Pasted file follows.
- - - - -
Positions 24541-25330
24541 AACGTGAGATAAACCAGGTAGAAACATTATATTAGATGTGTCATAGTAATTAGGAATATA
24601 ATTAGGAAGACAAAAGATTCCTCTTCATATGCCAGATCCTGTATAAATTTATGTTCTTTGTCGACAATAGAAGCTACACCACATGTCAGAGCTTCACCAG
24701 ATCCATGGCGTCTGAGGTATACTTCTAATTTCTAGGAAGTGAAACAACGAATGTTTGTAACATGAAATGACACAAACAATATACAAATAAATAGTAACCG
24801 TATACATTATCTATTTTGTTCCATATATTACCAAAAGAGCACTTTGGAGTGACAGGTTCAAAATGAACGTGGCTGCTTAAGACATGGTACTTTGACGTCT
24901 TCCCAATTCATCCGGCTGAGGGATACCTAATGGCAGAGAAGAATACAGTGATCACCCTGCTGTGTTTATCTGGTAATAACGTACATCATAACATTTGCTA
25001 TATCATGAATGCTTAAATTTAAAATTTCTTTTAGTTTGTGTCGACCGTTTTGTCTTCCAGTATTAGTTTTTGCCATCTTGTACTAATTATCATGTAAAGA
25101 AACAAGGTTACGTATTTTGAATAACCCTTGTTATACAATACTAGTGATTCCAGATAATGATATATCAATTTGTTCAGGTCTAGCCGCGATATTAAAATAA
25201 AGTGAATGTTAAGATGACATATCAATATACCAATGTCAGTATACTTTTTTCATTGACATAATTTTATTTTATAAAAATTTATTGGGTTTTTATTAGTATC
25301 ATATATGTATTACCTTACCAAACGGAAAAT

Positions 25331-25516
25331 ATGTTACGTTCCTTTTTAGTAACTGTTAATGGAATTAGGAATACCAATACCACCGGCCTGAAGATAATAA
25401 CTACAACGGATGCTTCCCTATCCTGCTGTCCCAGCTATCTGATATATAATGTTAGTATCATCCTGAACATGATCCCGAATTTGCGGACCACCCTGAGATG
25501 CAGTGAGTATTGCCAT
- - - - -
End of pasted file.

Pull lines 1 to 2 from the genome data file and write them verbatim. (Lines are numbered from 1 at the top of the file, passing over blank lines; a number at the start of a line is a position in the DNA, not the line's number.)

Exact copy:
Positions 24541-25330
24541 AACGTGAGATAAACCAGGTAGAAACATTATATTAGATGTGTCATAGTAATTAGGAATATA